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Apple May Be in Crosshairs of China Trade War. It Matters to Investors

11/07/2018 2:18 pm EST

Focus: STOCKS

Jon Markman

Editor, Tech Trend Trader, The Power Elite, and Strategic Advantage

Investors have a problem. Two of the most important economic powers are at war. As tensions escalate, both sides are being pushed to more extreme measures, writes Jon Markman. Why Apple is at risk.  He's presenting at TradersExpo Las Vegas Nov. 14.

The U.S. Commerce Department announced Oct. 29 that American companies will no longer be permitted to sell components and technologies to Fujian Jinhua Circuit Co., a leading Chinese semiconductor company.

It is a surgical strike, and Trade Wars 101. Mutual destruction is a distinct possibility.

For decades, Chinese political leaders have committed to globalization. They supplied access to cheap labor. They reduced regulation. This helped them attract companies from around the world that wanted to offshore at least part of their operations.

These moves re-industrialized China. In the process, countless millions of Chinese have been lifted from poverty into the middle class. Today, China’s high-single-digit gross domestic product growth is the envy of the developed world.

President Xi, its popular leader, has a new vision. Made in China 2025 is dedicated to moving the country up the value chain in 10 key sectors. Xi wants China to be a global leader in technology-forward sectors like robotics, biotechnology, self-driving vehicles, semiconductors, aerospace, renewable power generation and agriculture.

It is an ambitious agenda that local companies have embraced. CNBC reported in August that Chinese firms added 87,000 industrial robots in 2017. That figure is near the combined purchases of Europe and the U.S. during the same time frame.

On one hand, retooling Chinese factories with the latest gear is a longer-term competitive threat to other countries. On the other hand, the country has become a major buyer of high technology.

IC Insights, a semiconductor industry research firm, notes China is the world’s leading buyer of semiconductors. The country consumes $140 billion, or 38%, of the world’s integrated circuits. And the trajectory is only straight up from here. Xi has signaled his government is prepared to commit $161 billion over 10 years to develop homegrown chip companies.

The decision by the Commerce Department to block sales to Fujian Jinhua may be in the longer-term best interests of the United States.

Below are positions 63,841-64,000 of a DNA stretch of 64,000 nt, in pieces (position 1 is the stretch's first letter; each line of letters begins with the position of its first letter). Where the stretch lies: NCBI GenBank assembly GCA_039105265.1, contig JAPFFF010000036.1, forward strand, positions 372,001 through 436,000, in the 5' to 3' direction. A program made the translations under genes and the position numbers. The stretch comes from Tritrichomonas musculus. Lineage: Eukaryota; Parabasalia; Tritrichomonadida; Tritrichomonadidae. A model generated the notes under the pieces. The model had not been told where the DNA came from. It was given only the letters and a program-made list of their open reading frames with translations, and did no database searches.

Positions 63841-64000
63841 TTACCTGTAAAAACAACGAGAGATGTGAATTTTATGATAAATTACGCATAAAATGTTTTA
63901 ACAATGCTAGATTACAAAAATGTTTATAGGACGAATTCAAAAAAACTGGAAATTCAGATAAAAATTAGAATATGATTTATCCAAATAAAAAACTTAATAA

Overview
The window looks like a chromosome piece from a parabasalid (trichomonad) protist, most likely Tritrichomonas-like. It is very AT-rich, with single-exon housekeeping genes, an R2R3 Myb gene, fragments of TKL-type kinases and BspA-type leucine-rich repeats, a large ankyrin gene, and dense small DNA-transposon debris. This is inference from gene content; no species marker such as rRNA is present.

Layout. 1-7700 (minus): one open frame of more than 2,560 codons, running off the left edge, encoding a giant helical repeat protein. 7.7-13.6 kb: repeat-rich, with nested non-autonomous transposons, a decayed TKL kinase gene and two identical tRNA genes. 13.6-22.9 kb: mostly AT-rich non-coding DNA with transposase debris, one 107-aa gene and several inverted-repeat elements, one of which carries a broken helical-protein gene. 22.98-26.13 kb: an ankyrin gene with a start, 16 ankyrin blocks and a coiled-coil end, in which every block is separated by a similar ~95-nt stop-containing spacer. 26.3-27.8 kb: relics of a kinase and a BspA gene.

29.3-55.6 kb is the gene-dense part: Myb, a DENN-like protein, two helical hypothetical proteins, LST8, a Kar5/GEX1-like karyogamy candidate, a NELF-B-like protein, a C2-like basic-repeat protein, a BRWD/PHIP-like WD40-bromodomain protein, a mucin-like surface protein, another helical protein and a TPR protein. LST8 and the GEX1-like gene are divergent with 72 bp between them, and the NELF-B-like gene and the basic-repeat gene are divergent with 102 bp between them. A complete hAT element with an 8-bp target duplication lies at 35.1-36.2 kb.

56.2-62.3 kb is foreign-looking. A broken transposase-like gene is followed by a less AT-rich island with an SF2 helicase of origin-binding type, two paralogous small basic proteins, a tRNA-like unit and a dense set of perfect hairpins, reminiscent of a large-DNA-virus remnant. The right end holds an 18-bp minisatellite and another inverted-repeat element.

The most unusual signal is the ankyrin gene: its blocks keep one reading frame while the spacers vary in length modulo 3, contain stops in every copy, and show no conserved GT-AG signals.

But in the near term, it is devastating for American technology companies. It removes a major buyer, which in turn creates a supply glut.

Ultimately, lower prices will follow. This hurts stakeholders.

For a long time, investors ignored the U.S./Sino trade dispute. Many assumed the tariffs and tough talk were all just bluster, a bargaining tactic. The calculus was that officials on both sides would eventually come to their senses because further escalation meant mutually assured destruction.

It is now clear a larger agenda is at play. There will be no ceasefire. Not anytime soon.

Peter Navarro, director of trade and industrial policy for the White House, told CNN Business, “If we lose our industries of the future, we lose our future.” For the Trump administration, maintaining strong competitive advantages over China is not enough. Officials view Chinese innovation as an existential threat. They want to shut it down. They want the de-industrialization of China.

Given this stark choice, investors should prepare for the trade war to ultimately get much hotter and claim more victims.

Apple (AAPL) was largely unscathed in October’s carnage, but it seems to be only a matter of time before it gets caught in the crosshairs.

The iPhone maker has built an impressive Chinese business. In the fiscal third quarter, Apple had $9.5 billion in sales in greater China, an increase of 19% year-over-year. More important, its entire supply chain is located in Asia.

Tim Cook, chief executive officer, cut his teeth overseeing the development of relationships with Chinese and Far East suppliers. As Apple production scaled, managing its global supply chain has contributed mightily to the bottom line.

Cook says he has been assured by President Trump that no tariffs will be applied to Apple products. The Apple leader also a longstanding, cozy relationship with President Xi. He was one of a small group of American and Chinese business leaders who attended a lecture that Xi gave recently about innovation and reform.

However, that was before the trade war escalated. Investors should be aware Apple might become a victim of extreme measures.

Related story: Why Apple is so focused on busting innovators

The stock is still up 26% in 2018. Its market capitalization remains above $1 trillion. Be careful.

Best wishes,

Jon D. Markman

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